With less than a month remaining before The Golden Compass debuts in theaters — and an entire trilogy’s worth of controversy already brewing around the film — director Chris Weitz has kicked off a weekly Q&A with filmgoers.
Weitz is participating in a weekly series at MTV Movies, answering questions about Compass every Wednesday, and the first installment is up now. It won’t do anything to change the minds of people who have already decided to boycott the movie, but Weitz’s candor is admirable, and his answers to these questions really drive home the difficulty (if not impossibility) of delivering an adaptation that will satisfy fans of Philip Pullman’s books while nullifying complaints from people who view them as attacks on religion. In the director’s own words:
What I would say to fans of the book who are worried about the fidelity of the film is – just see the film. Then we’ll have a good point of reference from which to talk. Or, of course, don’t see the film if you think that the book itself is harmed by departures from the text. Philip Pullman likes to quote James M. Cain on this issue. Once, when somebody asked him if he was worried what a movie adaptation would do to his book, he said, “What do you mean? The book is right over there, on the shelf.”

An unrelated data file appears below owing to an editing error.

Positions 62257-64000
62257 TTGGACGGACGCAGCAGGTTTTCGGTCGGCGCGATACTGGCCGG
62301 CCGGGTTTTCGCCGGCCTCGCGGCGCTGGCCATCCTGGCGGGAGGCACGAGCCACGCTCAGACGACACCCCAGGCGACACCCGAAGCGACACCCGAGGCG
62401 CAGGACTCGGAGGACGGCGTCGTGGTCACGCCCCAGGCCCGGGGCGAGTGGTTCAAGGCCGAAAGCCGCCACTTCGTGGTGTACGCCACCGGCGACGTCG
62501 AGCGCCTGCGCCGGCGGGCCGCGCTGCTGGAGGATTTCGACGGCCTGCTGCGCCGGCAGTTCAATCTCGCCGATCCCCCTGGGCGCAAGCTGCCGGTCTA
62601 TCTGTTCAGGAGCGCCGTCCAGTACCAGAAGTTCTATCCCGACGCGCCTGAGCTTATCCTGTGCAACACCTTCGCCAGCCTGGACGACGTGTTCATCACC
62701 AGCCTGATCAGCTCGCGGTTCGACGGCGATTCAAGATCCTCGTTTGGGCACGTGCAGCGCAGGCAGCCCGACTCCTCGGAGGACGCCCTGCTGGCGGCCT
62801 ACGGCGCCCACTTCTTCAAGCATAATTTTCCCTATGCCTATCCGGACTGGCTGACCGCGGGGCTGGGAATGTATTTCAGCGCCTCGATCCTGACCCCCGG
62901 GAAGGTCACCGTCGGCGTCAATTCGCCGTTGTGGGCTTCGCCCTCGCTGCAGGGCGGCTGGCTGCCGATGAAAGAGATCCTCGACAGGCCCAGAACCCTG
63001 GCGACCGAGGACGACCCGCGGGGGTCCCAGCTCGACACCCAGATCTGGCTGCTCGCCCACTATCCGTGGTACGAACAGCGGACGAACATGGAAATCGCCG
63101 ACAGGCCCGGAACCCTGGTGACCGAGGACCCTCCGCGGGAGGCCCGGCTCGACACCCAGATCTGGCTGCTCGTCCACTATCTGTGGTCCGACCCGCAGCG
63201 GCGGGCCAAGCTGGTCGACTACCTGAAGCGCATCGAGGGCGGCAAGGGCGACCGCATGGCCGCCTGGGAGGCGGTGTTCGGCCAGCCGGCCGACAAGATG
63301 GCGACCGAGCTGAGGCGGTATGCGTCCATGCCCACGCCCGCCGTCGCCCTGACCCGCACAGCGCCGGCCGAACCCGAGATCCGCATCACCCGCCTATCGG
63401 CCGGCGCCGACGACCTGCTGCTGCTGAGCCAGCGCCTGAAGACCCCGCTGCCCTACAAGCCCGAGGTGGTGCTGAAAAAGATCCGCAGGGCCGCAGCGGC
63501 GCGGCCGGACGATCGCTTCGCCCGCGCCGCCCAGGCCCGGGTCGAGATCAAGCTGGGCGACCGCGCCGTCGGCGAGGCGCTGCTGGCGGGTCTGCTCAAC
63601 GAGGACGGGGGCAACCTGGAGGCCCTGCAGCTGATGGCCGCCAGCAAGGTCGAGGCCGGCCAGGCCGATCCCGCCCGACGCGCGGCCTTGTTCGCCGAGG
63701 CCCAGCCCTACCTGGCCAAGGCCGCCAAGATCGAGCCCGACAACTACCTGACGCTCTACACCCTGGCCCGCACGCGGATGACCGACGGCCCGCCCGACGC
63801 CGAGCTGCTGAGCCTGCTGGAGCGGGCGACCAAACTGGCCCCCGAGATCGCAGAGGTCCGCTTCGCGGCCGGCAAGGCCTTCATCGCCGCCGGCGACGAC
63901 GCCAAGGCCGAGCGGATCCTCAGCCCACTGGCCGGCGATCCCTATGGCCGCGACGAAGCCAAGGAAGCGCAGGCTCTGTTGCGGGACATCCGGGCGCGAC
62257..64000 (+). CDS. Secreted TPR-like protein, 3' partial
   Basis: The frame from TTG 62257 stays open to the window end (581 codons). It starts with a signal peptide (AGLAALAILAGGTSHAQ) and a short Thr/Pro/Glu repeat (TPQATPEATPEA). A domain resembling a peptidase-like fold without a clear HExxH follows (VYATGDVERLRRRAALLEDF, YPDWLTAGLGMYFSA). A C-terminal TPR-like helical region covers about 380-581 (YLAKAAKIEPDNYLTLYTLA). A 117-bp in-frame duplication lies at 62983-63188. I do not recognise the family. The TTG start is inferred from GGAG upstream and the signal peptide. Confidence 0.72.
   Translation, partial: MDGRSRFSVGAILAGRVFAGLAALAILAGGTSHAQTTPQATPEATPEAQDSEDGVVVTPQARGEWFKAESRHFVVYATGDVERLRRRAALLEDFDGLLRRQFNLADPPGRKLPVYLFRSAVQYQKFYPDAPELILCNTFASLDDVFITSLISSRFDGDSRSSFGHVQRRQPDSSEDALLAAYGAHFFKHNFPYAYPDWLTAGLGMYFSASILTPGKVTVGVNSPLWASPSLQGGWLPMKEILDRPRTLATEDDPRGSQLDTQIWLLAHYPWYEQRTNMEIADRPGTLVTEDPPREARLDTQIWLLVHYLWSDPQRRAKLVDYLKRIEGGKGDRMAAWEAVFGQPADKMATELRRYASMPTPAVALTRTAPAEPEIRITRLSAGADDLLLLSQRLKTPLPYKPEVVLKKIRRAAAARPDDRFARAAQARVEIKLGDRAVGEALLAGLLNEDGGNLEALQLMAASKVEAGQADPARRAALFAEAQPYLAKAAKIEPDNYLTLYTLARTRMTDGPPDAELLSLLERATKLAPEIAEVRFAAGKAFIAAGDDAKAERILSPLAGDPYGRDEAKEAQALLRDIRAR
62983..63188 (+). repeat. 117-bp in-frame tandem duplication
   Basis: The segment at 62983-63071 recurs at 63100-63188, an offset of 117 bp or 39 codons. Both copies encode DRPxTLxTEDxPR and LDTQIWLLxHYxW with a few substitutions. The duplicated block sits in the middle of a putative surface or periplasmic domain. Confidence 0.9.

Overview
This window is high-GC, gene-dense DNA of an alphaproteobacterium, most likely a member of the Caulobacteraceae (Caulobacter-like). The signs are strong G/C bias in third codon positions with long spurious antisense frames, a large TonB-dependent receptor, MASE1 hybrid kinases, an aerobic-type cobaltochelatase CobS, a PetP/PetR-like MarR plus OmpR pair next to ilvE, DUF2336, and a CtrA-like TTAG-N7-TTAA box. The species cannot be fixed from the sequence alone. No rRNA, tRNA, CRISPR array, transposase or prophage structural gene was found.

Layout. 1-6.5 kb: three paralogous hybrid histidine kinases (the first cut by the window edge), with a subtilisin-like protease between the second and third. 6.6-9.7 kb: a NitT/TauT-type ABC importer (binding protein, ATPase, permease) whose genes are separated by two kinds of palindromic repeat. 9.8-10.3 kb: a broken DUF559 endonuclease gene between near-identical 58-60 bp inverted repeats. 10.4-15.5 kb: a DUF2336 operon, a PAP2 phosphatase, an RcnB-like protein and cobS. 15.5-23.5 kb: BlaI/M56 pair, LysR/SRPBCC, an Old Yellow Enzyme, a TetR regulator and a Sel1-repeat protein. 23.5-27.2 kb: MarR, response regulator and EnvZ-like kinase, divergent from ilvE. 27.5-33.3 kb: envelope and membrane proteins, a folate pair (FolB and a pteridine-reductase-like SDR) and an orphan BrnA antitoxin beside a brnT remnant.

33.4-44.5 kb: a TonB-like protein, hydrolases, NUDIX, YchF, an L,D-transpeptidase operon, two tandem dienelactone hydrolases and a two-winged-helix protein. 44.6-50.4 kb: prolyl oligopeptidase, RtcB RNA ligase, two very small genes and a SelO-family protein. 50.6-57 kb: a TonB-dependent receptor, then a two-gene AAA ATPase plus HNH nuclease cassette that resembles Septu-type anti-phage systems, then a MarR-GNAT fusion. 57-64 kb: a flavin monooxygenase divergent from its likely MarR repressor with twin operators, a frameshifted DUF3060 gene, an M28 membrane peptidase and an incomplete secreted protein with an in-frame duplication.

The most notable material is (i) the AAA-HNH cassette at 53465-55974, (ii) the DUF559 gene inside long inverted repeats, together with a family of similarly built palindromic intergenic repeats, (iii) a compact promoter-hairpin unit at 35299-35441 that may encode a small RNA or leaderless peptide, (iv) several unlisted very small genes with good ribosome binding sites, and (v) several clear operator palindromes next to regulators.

Now, one thing that some of the extremists who have attacked the film are right about is that I would be happy if it made more people read the books – not because I am pursuing any sort of atheist agenda (this is a ridiculous idea), but because they are great works of literature, beautiful, permanent, and unassailable. They’re not going anywhere. And as for those who are concerned that I have not used the word “Church” but only the word “Magisterium” for the bad guys, and that sort of thing, I would advise them to do a little research into the meaning of the word “Magisterium” for starters. Some people will only be satisfied if the film I’ve made is an outright attack on religion, which to me shows that they have misapprehended the meaning of Pullman’s books as much as the “other side.”
To read more of Weitz’s thoughts on the film — and his plans for the sequel — click on the link below!
Source: MTV Movies